Needless to say, Le Corbusier was on the side of the straight walker and not the capricious donkey. His modern city would be organized around a related set of concepts: function - order - machinery - perfection. Circuitous routes suit the medieval pack-donkey, not the modern man. Uneven lines, he suggests, produce uneven, unequal civilizations of discontent. "The modern sentiment," he tells us, "is a spirit of geometry, a spirit of construction and synthesis. Exactitude and order are its essential condition." And in his plans for a "Contemporary City of Three Million People", first mooted in 1922, he provides a total and totalizing vision - a network of high-rise, cruciform towers embedded in green parkland, intersected by wide, open highways, regulated by straightness. The straight and the modern are as one.
I like tall buildings and wide vistas as much as the next urban man, but I worry about all that regulation in the city of tomorrow. In part, it reminds me of the city of the past, the Enlightenment city of perfectibility. And in its way, it acts - if not quite looks - like Washington, where there's not enough room for unexpected moments, where the experience of moving through the city isn't nearly bent enough. What about ambiguity and contingency, what about randomness and uncertainty? "We struggle against chance, against disorder, against a policy of drift," Le Corbusier says. But not all of us do.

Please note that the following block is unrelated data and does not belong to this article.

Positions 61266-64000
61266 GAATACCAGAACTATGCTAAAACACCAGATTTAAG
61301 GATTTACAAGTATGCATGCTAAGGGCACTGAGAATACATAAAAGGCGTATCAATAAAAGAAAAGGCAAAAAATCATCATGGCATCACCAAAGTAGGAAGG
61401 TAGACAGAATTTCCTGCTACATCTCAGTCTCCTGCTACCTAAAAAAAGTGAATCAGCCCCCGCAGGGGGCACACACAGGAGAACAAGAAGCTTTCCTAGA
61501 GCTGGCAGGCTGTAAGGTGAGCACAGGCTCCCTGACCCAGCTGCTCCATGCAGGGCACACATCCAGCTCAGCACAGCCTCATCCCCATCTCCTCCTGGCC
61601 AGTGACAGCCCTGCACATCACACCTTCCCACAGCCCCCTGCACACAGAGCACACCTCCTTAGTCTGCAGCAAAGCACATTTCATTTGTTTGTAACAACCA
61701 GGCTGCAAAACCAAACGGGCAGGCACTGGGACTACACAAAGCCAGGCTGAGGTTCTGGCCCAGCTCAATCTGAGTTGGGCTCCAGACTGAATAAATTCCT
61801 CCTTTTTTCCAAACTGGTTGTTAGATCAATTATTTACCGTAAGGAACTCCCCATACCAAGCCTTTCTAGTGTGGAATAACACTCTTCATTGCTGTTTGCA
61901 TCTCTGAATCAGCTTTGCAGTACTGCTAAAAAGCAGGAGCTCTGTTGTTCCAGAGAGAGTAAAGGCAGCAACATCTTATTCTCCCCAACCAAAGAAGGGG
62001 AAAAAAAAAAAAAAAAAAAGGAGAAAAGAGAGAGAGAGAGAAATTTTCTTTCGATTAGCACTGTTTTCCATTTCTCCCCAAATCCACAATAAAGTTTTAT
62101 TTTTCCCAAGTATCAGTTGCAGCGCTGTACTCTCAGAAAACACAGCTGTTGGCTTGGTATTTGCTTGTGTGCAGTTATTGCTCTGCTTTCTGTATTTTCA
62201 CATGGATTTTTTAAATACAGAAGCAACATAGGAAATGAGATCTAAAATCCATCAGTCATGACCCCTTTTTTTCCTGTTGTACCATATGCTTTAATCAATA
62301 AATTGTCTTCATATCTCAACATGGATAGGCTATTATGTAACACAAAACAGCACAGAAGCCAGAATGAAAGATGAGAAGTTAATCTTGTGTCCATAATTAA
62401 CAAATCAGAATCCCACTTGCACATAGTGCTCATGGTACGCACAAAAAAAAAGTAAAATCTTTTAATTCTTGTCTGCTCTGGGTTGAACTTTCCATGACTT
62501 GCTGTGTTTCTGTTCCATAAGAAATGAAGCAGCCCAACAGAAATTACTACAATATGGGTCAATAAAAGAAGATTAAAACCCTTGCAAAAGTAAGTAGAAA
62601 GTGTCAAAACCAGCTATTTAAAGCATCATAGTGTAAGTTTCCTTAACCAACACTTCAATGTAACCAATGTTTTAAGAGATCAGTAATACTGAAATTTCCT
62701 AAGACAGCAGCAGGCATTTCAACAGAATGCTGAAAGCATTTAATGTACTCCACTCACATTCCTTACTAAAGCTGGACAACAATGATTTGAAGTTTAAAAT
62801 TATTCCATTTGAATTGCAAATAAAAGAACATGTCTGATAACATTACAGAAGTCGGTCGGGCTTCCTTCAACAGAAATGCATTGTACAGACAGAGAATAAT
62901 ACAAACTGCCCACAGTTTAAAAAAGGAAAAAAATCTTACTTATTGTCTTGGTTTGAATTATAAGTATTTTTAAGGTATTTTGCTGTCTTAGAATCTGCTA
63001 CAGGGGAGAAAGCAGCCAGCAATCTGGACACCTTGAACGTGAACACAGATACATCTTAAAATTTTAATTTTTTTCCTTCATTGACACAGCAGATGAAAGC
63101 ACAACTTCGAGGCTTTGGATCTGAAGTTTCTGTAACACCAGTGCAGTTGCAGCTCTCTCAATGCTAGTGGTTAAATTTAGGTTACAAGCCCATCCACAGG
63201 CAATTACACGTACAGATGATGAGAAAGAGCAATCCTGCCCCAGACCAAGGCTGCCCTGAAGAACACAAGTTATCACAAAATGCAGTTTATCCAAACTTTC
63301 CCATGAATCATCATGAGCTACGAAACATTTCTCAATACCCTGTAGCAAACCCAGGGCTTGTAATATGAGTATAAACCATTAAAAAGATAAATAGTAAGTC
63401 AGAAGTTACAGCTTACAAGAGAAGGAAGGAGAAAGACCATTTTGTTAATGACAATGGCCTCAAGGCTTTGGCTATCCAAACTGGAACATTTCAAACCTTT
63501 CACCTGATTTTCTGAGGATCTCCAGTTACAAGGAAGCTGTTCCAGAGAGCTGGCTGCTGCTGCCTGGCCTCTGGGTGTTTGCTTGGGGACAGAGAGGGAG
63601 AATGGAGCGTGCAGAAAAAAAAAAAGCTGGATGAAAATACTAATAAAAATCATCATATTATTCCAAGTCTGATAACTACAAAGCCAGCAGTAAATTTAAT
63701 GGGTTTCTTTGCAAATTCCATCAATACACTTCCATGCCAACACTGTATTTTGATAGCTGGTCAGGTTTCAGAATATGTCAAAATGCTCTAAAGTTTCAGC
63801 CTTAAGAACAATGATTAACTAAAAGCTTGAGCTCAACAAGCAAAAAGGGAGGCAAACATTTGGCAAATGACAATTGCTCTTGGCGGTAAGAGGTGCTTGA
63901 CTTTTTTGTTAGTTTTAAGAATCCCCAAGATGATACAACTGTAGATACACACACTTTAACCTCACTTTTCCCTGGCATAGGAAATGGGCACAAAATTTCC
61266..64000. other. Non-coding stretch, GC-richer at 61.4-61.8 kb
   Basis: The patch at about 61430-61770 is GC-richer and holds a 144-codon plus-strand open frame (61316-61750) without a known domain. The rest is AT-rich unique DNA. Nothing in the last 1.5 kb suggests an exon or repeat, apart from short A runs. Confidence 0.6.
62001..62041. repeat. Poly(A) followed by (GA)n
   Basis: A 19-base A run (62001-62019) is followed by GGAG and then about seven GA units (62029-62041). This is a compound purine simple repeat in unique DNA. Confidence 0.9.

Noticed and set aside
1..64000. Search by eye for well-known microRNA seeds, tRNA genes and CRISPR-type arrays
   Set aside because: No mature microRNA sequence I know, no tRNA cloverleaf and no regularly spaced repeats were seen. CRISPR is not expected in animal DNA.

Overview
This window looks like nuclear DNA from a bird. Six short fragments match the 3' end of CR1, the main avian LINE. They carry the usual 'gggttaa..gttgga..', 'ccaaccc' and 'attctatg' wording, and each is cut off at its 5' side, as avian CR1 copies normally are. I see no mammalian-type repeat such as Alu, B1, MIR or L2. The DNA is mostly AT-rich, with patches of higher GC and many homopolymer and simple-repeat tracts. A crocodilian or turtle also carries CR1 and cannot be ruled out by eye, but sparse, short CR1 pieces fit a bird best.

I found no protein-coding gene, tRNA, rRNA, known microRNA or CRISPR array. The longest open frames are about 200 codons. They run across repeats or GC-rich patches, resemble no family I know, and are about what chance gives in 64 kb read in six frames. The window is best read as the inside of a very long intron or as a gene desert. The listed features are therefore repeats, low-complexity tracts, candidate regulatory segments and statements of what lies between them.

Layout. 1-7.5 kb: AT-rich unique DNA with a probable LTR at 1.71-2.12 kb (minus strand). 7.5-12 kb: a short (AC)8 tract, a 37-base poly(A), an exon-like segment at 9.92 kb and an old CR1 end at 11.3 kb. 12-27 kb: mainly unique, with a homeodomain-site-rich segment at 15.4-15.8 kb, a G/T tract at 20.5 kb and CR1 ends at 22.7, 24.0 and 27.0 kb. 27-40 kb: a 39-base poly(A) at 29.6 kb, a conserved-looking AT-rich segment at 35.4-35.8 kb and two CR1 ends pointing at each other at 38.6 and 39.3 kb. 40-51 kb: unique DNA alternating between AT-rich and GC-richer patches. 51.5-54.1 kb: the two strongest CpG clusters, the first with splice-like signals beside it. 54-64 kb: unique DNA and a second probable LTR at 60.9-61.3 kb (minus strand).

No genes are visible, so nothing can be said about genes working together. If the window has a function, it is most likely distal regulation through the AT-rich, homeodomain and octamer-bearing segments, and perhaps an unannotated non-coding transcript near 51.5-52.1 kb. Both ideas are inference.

The way we move through our city streets says something important about how we experience them. Walter Benjamin taught us that much (as did Dickens, Whitman, and a whole lot of others before him, too). Though it sometimes seems almost nostalgic these days, walking remains the pre-eminent way of moving through the city. But how we walk depends on the kinds of streets and back-alleys we have, the different sorts of squares and parks we have to walk through.